Morasch named JC public works director

Becomes highest paid department director

After months of performing the job in the interim, Matt Morasch has been named the new public works director for Jefferson City.

In closed session Monday, the City Council approved Morasch in an 8-1 vote, with 4th Ward Councilman Carlos Graham casting the sole opposing vote. Fifth Ward Councilman Larry Henry was not present at Monday’s meeting.

Interim City Administrator Drew Hilpert said Morasch will receive a 10 percent salary increase with the promotion, bringing his new salary to just more than $107,000, making him the highest paid department director at the city.

“It seemed appropriate because he supervises 120 people, deals with millions of dollars in capital improvement money, requires a professional degree and supervises people with those professional degrees as well,” Hilpert said.

Morasch, who has been serving as interim public works director since April, said, “I really appreciate the opportunity and faith the council has put in me. I’ll work hard to meet their expectations. I think one of the biggest challenges will be to look at how we operate transit. I know the community has expressed interest and we should look at that division and move forward in positive way. I see no big changes unless the council would give direction. We always want to improve our operations.”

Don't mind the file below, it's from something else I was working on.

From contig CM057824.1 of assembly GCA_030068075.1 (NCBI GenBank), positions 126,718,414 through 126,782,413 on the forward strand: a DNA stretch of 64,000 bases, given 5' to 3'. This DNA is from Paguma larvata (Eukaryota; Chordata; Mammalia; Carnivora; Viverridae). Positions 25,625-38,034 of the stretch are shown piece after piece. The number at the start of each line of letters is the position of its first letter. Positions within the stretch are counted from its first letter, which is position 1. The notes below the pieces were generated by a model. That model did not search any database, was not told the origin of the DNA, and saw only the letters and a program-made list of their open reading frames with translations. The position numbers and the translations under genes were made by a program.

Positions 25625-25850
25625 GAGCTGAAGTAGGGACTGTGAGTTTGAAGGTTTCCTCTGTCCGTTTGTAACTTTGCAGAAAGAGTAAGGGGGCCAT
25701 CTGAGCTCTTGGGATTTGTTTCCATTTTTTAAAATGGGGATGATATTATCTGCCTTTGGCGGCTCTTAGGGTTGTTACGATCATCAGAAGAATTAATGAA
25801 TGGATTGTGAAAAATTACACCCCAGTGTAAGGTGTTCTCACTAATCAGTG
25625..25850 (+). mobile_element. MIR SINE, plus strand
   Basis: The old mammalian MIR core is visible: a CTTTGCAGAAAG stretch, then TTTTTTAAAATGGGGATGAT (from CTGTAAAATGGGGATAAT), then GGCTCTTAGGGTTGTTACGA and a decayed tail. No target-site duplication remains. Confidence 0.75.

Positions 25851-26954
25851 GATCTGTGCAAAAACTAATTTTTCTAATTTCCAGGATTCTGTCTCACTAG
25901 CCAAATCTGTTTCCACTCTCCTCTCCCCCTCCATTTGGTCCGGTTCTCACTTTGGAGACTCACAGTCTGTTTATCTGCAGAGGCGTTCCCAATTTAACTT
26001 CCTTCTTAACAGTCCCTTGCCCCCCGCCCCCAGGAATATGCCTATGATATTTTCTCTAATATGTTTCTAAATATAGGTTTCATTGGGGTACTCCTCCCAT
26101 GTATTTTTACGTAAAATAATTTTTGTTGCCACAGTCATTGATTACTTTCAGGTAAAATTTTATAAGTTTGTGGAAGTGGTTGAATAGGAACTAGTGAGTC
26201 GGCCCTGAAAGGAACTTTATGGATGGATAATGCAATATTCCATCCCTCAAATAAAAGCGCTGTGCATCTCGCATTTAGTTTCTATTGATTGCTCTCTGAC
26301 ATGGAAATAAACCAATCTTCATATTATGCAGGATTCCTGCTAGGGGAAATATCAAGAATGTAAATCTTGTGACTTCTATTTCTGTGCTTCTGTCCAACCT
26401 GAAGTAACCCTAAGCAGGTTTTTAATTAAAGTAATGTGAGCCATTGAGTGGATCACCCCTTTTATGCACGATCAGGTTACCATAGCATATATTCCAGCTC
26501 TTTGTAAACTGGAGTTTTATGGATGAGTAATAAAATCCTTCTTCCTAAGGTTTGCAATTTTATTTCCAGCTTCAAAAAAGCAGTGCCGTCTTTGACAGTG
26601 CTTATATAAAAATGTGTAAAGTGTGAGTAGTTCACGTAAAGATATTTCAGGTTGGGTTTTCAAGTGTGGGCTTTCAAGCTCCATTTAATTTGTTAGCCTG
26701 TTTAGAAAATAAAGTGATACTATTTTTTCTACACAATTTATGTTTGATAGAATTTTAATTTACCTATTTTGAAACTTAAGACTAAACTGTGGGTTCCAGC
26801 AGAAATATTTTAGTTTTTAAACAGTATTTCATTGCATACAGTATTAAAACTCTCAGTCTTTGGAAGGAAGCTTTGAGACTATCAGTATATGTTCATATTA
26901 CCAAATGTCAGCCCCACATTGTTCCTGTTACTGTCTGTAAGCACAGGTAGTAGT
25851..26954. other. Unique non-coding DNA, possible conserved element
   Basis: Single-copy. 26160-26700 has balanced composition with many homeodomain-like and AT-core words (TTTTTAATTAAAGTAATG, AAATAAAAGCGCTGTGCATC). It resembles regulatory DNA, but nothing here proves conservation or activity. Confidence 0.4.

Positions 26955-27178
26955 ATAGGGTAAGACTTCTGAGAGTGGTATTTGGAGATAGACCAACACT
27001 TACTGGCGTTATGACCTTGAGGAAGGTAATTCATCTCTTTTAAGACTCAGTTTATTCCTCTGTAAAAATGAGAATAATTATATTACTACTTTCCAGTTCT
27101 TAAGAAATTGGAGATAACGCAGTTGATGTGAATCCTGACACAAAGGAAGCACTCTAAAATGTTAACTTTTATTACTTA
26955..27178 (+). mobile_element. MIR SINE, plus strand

Graham said his opposing vote was not against moving Morasch into the director position, but was in opposition to the 10 percent salary increase. Graham said the city is facing difficult financial times and in a year when no other city employee received a raise, he wasn’t able to justify such a large increase.

“I consciously could not vote for that,” Graham said. “I was just shocked that I was the only one.”

Graham noted that Morasch’s new salary is more than the city paid its previous public works director, Roger Schwartze, who earned $99,000.

Hilpert said he will bring a proposal to the council to eliminate the engineering supervisor position, currently held by David Bange, to help cut personnel costs in the department. Bange will take Morasch’s old position as city engineer, Hilpert said.

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